I work for an organization with a yearly budget that is an Excel spreadsheet consisting of about 25 large sheets that are linked to one another. There is a big summary sheet that draws it's numbers from sheets that have more detailed accounts (and projections) of revenue and expenses, which in turn take numbers from even more detailed sheets.

It has gotten to the point where editing the spreadsheet is slow, corruption is not uncommon. and it is unclear whether data is always correctly linked. Last year I found one revenue stream to be unaccounted for.

Is there an alternative software for detailed budgeting that handles large files better? Someone suggested Access and while I could see it being used that way, it's not really written to be used for budgets in the way that Excel is. Is there any other budget software out there?

Or is this size of a file ok for Excel and it's the computer that needs more memory/virtual memory/faster CPU etc? (I don't know what our business manager's computer is like, but it's decent though not a cutting edge machine.)


Couple of thoughts:

(1) Is there a particular reason why the budgeting is not incorporated into your existing ERP?

If you are using SAP or a similar accounting package then these usually have some kind of a built-in forecasting functionality. The added benefit would be that actual vs. budget could be run pretty easily and you could reconcile to the general ledger (i.e. missing revenue streams).

(2) Is the current spreadsheet as efficient as it could be?

For instance, do all the sheets really need to be constantly linked? Once the data is in there could you not just have the raw data as "paste values" with the summary sheet linking to them.

You could also disable automatic calculation which would increase performance massively. This article on MSDN discusses it (among other options).

Do you really need all the intermediate tabs? If you re-formatted the data (i.e. replicating a DB) then could you just have one tab of raw data and the summary tab pivoting this instead?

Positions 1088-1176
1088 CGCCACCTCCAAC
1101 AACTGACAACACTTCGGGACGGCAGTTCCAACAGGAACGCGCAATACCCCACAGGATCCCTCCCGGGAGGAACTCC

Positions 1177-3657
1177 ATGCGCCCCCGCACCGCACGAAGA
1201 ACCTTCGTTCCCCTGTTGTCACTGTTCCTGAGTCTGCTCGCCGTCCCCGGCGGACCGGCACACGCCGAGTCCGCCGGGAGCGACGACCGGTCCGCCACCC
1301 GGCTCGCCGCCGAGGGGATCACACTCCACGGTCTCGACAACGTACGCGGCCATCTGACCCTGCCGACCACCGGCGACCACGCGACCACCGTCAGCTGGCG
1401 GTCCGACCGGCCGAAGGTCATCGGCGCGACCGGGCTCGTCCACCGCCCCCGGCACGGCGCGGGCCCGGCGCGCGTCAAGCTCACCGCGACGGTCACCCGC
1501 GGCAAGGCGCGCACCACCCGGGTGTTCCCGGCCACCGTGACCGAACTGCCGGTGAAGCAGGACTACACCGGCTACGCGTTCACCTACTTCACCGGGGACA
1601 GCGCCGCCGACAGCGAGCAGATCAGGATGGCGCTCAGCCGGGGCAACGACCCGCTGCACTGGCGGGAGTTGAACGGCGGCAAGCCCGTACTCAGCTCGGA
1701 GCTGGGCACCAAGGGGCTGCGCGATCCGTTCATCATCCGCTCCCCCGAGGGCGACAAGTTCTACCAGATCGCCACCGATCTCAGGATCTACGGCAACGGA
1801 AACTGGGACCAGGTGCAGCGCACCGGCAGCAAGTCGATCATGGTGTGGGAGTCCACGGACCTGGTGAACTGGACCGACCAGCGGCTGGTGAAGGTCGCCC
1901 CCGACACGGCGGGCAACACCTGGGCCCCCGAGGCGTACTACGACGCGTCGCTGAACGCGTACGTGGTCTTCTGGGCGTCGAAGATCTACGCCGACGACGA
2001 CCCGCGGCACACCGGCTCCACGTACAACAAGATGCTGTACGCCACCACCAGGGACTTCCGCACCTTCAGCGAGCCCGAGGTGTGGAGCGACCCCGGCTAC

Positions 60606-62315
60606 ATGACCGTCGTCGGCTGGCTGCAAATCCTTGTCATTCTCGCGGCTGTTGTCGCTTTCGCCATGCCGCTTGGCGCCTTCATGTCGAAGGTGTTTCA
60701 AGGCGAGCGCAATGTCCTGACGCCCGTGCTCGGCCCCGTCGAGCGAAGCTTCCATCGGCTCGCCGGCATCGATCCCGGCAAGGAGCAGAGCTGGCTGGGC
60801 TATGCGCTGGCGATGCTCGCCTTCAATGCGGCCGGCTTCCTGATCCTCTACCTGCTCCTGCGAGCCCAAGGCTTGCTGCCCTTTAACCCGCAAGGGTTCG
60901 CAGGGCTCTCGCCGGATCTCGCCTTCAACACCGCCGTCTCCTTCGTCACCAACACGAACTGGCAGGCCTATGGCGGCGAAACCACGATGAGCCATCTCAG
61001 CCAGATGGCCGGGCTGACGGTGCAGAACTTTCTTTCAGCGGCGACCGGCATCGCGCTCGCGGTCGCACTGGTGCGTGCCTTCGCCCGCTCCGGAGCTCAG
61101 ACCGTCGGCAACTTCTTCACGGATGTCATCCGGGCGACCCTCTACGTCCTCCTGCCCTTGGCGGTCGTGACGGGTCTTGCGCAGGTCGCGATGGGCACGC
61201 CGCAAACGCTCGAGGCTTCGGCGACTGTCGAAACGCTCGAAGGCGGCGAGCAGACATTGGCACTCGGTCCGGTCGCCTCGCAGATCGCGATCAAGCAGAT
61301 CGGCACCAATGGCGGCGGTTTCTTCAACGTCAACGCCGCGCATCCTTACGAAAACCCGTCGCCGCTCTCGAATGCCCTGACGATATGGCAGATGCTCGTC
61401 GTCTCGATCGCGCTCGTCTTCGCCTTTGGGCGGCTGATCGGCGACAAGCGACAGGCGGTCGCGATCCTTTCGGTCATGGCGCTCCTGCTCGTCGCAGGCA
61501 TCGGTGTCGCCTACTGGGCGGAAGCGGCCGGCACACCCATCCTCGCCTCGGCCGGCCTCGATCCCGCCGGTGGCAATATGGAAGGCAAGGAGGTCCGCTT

(3) External datasource

Failing both of the above, you could have the raw data stored in a database (such as Access) and then run external queries on it from MS Excel to import and manipulate. Office.com has a brief article on connecting to external data sources and this one discusses the different sources available:

Microsoft SQL Server™ OLAP Services (OLAP provider)
Microsoft Office Access
Microsoft FoxPro
Microsoft Office Excel
SQL Server
Text file databases
Third-party providers
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There are software specifically for budgets (Sage and Quicken spring to mind initially) however Excel 2010 is available in a 64bit Edition that can utilize more memory. Your problems are likely relating to the fact that the file is larger than the amount of memory in your computer and it's having to use the virtual memory.

I would recommend as a first course of action upgrading the memory to greater than the size of the file (the margin of how much more is up to you). The downside to that is you may then also need to upgrade your Operating System to a 64bit version so there are hidden costs there too.

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    I feel that Excel really isn't designed for this complexity. It is great for doing analysis of information, but not that great for the actual day to day tracking. – Doltknuckle May 19 '11 at 21:28
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    I agree that it is a very broadly designed package and there are better out there, it really depends on the OP's budget, the best course of action might be a full software replacement and training in its use. – chunkyb2002 May 19 '11 at 21:37
  • Thanks for the suggestion on memory. We are cash strapped at the moment, so while I asked about alternative programs, getting a large software program and training people on it might be outside our budget. – chrisfs May 20 '11 at 18:42

Although you are using excel to create a budget, it isn't budgeting software exactly. You really ought to look at software that does accounting, and there are quite a few. Peachtree and QuickBooks are both relatively inexpensive, and ought to handle most of what you desc ribe. There are single and multi-user solutions depending upon how you compile the content.

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Windows or Linux:

Gnumeric is my choice. It is fast and will open xls, txt and many other formats.